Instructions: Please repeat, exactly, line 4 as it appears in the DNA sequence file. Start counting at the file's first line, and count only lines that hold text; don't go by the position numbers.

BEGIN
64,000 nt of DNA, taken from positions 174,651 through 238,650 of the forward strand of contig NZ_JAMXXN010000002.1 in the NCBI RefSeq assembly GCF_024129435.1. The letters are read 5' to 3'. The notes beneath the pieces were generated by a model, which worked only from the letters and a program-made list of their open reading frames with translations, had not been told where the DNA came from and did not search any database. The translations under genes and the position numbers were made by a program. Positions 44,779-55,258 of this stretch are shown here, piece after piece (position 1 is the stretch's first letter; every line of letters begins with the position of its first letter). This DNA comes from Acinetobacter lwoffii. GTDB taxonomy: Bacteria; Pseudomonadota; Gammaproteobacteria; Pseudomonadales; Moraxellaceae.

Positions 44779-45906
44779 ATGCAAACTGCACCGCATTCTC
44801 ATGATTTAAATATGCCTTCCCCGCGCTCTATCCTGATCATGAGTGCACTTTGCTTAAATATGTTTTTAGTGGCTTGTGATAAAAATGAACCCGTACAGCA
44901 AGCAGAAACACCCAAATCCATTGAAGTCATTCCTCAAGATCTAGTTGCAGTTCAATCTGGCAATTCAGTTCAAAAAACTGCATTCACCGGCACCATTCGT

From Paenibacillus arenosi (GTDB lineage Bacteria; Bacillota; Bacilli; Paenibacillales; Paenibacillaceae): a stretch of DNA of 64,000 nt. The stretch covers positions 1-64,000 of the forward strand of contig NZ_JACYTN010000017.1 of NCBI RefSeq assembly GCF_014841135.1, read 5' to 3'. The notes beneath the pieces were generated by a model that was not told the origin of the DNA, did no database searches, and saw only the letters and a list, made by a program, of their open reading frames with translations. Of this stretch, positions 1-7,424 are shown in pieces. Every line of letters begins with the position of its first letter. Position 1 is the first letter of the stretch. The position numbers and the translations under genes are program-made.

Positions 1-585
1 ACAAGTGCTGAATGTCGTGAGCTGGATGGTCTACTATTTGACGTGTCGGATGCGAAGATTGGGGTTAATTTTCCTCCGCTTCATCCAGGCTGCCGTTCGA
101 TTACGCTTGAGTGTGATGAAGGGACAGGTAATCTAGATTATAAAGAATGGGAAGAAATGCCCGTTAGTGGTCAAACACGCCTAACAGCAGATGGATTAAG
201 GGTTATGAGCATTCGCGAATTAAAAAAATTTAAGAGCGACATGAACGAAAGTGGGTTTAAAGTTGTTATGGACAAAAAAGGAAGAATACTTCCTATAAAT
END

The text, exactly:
44801 ATGATTTAAATATGCCTTCCCCGCGCTCTATCCTGATCATGAGTGCACTTTGCTTAAATATGTTTTTAGTGGCTTGTGATAAAAATGAACCCGTACAGCA